WASHINGTON -- The 42,000 fans at Nationals Park on Wednesday got a preview of October baseball in June, and the Cubs took notes in case they meet the pesky Nationals again.Jayson Werth delivered a walk-off single with two outs in the 12th to lift the Nationals to a 5-4 victory
WASHINGTON -- The 42,000 fans at Nationals Park on Wednesday got a preview of October baseball in June, and the Cubs took notes in case they meet the pesky Nationals again.
Jayson Werth delivered a walk-off single with two outs in the 12th to lift the Nationals to a 5-4 victory over the Cubs, who won the season series, 5-2. This was a seesaw game, with the Cubs taking a 3-2 lead in the ninth on Anthony Rizzo's two-run homer, and then jumping ahead, 4-3, in the 12th on Addison Russell's one-out RBI single.
But the Nationals answered every time.
"That's the type of game you see in October," Rizzo said.
Cubs manager Joe Maddon agreed.
"Neither team wants to lose, both teams are totally invested -- it was fabulous," Maddon said. "Of course, I wanted to win the game. Regardless, I was very happy to be part of that game today. It tells me a lot about our group and why I feel really, really strongly about our group in the future. That had a lot of strong indicators."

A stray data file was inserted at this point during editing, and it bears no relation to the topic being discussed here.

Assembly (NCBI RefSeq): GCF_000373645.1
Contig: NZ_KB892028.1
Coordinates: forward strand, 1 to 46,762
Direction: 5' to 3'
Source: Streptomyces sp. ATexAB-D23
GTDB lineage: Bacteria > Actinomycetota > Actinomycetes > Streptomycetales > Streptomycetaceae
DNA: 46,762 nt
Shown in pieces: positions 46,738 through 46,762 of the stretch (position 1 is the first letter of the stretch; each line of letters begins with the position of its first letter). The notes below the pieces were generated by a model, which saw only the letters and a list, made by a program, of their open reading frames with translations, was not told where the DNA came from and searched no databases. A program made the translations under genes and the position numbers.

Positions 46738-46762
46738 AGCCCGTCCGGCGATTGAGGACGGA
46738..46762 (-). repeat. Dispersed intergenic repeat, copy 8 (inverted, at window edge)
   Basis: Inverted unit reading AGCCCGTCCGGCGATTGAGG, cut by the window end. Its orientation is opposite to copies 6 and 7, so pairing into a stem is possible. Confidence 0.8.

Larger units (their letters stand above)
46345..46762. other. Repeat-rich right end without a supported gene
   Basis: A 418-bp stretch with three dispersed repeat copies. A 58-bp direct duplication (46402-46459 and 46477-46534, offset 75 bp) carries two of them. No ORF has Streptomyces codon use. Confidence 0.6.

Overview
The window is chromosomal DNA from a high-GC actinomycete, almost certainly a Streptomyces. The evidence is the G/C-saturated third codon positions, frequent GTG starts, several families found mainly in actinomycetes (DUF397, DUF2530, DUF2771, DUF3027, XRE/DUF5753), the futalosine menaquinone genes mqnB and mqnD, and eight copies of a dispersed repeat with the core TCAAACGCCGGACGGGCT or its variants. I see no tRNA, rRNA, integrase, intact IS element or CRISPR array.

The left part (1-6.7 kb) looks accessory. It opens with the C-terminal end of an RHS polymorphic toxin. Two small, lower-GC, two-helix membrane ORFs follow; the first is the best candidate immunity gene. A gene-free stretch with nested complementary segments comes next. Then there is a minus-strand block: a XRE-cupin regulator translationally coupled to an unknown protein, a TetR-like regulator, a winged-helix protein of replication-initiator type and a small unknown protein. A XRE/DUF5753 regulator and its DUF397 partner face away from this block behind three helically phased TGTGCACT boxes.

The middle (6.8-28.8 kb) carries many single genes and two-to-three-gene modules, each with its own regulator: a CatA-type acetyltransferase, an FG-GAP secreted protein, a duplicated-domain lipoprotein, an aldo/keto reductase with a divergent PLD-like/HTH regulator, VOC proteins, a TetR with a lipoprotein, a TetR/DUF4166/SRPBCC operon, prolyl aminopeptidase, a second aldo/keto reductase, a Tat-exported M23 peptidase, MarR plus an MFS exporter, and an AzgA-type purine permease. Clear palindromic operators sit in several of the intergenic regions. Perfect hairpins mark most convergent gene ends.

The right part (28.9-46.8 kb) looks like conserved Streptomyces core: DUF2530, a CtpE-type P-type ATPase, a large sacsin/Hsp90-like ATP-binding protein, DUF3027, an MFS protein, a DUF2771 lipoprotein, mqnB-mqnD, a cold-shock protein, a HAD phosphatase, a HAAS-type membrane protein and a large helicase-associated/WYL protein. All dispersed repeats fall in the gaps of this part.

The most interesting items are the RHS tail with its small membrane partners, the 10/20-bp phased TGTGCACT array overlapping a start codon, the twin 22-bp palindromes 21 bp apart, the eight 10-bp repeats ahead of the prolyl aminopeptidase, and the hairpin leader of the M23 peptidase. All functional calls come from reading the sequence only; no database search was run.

Besides Rizzo and Russell, starter Jason Hammel was solid, giving up one run over seven innings.
"That might be the best I've seen him," Maddon said. "I keep talking about fastball command, and he had it."
But Pedro Strop left a fastball up to pinch-hitter Stephen Drew in the eighth, and he launched a solo homer to go ahead, 2-1. Hector Rondon blew his second save opportunity in as many games when he hung a slider to Wilson Ramos in the ninth, resulting in a game-tying RBI single.
"They're not perfect," Maddon said of the relievers. "They're ready to play, they're ready to pitch. I have nothing to bemoan at all. It's tough on the guys because they feel worse than anybody in the room. If we keep doing that kind of stuff, we'll win a lot of baseball games."
Rondon was more upset about walking Bryce Harper to lead off the ninth. The Cubs' closer didn't quite agree with some of home-plate umpire Bob Davidson's calls, especially a 2-2 fastball that Rondon thought was a strike.
"I tried to make really good pitches, and I think I did with Harper," Rondon said. "I know we're human, but I know the umpire, he missed that call."
Maddon couldn't tell from his vantage point in the dugout. What he did see was the young Cubs taking huge strides in prepping for the postseason. Another plus was that they kept Harper in check. He finished 2-for-15 with no home runs and one RBI in the seven games.
"It was a hard-played series on both sides -- maybe an October preview," Hammel said. "They're the two best teams in baseball going at it, exchanging punches. It was exciting."
Maybe they'll meet again?
"It felt like a playoff game," Rondon said. "It's good for us to get that mentality, especially against those guys. We know later in the season, when we're there, we have to figure out how to win against those guys. ... Next time we see those guys in the playoffs, we'll try to beat those guys."
Carrie Muskat has covered the Cubs since 1987, and for MLB.com since 2001. She writes a blog, Muskat Ramblings. You can follow her on Twitter @CarrieMuskat and listen to her podcast.